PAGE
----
Cities, even those sited away from coastal areas, can benefit from nature-based solutions such as the restoration of mangroves and coral reefs to combat rising sea levels and global warming.
But what measures should communities roll out for the best outcomes and greatest return on investment?
As the man tasked to set up the new Centre for Nature-based Climate Solutions at the National University of Singapore (NUS), these are some of the questions that conservation scientist Koh Lian Pin aims to help governments and corporate leaders in the Asia Pacific address. The centre is expected to be operational by the end of this year.
Research on nature-based climate solutions is complex because of different and competing priorities in society, said Koh, who was appointed Professor of Conservation Science, Technology and Policy at NUS’ department of biological sciences this month.
“For example, reforestation is a promising strategy for climate mitigation as it essentially converts carbon-dioxide in the atmosphere into plant material in the form of trees and other vegetation. However, doing so without due consideration of the other priorities of society may lead to unintended and negative impacts on people’s livelihoods or compromises to their food security,” he said.
Before returning to Singapore after more than a decade abroad, Koh held roles at the University of Adelaide in Australia and the non-profit Conservation International Foundation, where he was vice-president of science partnerships and innovation.
He is also founding director of the non-profit ConservationDrones.org, which seeks to introduce drone technology to conservation practitioners worldwide.
Developments, both exciting and worrying, are afoot in the region.
Singapore plans to spend S$100 billion (US$72 billion) or more on climate change defences, including nature-based solutions, over the next 50 to 100 years. The Philippines could host Asia Pacific’s first blue carbon project that uses a ground-breaking method to calculate the amount of carbon stored in mangroves.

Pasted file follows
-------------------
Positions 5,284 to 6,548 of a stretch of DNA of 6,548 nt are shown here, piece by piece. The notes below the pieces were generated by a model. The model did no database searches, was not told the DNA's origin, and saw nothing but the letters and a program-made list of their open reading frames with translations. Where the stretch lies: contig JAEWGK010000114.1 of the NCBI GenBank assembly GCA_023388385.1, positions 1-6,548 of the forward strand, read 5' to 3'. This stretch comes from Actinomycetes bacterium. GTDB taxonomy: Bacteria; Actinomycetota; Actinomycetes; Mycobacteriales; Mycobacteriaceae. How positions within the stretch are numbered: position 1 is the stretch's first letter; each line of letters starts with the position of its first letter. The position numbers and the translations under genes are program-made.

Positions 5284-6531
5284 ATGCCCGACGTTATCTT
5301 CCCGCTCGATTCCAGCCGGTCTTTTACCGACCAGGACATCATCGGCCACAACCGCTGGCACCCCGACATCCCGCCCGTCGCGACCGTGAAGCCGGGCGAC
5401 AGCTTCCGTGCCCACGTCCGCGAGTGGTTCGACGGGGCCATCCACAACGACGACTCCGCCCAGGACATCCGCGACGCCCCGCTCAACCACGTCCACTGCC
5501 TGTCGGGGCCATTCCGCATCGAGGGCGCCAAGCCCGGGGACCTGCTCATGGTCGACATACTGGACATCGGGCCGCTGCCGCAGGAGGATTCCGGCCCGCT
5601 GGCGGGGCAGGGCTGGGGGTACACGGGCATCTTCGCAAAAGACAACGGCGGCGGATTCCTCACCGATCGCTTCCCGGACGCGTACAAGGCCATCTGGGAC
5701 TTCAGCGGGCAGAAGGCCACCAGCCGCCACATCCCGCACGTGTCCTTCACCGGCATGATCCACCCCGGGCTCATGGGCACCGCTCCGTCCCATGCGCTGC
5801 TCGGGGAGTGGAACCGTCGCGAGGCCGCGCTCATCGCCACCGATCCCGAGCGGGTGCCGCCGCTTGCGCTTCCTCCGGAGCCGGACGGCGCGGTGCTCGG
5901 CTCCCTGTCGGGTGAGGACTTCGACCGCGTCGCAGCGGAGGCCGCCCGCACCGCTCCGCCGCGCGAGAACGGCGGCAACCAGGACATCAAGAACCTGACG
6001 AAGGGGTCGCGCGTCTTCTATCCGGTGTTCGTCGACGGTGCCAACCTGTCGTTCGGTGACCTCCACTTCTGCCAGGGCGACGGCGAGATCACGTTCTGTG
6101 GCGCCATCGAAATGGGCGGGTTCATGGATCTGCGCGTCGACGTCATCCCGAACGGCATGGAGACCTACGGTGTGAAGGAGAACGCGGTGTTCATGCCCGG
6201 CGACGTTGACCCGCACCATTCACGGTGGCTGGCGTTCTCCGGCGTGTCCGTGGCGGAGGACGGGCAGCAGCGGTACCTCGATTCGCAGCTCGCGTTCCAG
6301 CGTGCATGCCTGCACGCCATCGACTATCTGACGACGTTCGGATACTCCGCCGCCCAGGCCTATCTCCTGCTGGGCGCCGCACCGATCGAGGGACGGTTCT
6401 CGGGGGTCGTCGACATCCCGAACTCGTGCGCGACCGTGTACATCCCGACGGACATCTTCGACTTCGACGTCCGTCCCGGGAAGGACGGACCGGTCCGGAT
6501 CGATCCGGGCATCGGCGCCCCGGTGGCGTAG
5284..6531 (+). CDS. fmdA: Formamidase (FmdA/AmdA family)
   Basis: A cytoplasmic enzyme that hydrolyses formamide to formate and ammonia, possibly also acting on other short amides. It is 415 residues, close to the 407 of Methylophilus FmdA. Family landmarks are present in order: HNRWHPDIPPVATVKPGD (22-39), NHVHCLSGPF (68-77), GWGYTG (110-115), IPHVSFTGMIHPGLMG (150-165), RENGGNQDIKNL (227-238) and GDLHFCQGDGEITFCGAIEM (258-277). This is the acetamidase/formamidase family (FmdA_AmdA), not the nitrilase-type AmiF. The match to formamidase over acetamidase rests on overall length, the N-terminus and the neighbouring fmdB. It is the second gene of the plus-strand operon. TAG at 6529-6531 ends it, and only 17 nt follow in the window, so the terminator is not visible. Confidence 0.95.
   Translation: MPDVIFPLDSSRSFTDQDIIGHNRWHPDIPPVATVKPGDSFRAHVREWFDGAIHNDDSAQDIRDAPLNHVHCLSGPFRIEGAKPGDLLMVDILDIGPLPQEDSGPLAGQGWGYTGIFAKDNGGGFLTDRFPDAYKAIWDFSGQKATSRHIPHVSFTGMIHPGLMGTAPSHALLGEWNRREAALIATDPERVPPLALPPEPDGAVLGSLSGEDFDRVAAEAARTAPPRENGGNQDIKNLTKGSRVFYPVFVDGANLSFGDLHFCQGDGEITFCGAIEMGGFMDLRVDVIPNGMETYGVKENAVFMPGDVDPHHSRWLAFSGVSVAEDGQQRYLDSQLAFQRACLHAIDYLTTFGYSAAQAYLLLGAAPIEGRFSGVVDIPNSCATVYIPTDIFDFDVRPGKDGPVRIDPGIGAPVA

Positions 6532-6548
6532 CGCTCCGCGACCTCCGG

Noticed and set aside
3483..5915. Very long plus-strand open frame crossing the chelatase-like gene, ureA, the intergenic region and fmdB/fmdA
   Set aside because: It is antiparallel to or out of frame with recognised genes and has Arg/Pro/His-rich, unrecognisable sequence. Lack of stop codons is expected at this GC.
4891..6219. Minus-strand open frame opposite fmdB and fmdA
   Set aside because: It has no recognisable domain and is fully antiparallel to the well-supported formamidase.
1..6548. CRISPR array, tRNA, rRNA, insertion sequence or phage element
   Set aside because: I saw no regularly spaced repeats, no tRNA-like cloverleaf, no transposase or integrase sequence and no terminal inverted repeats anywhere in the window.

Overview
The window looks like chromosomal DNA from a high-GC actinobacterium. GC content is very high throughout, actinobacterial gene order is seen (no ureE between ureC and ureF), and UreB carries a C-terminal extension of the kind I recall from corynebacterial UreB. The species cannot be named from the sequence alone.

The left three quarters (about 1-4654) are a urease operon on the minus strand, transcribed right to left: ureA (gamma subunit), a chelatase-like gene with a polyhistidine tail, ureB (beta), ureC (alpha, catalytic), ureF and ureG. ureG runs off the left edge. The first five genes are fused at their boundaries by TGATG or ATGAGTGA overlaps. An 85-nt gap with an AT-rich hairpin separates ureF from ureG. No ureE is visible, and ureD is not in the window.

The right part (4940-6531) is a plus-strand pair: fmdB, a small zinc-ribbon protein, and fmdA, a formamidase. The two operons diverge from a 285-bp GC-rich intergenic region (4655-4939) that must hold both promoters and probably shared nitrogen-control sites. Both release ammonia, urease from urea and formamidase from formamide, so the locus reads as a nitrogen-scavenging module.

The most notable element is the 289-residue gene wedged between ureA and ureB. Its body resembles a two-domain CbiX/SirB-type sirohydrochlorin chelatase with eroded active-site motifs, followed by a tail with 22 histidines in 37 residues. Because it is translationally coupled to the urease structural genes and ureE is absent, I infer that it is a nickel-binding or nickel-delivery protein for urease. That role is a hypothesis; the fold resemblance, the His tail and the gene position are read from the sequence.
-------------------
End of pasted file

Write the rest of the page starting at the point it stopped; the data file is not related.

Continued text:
But their Southeast Asian neighbour, Myanmar, is a hotspot for mangrove deforestation and the storm surge-reducing ecosystems are being lost to rice farming and other human activity.
Koh shared with Eco-Business how nature-based solutions can improve quality of life for city dwellers and the role businesses can play.
Protection and restoration of mangroves, coral reefs, and forests are mentioned most often when we talk about nature-based climate solutions. Are these also the most relevant or applicable solutions to Asia’s urban centres?
Nature-based climate solutions are relevant even to cities located far from forests, mangroves or coral reefs.
City dwellers can influence production practices in distant lands through the choice of goods they consume. For example, when we choose to import and consume more sustainably produced foods, we indirectly contribute to climate mitigation by incentivising the better management of agricultural lands, the protection of natural ecosystems and the rehabilitation of coastal habitats, which are all key aspects of nature-based climate solutions.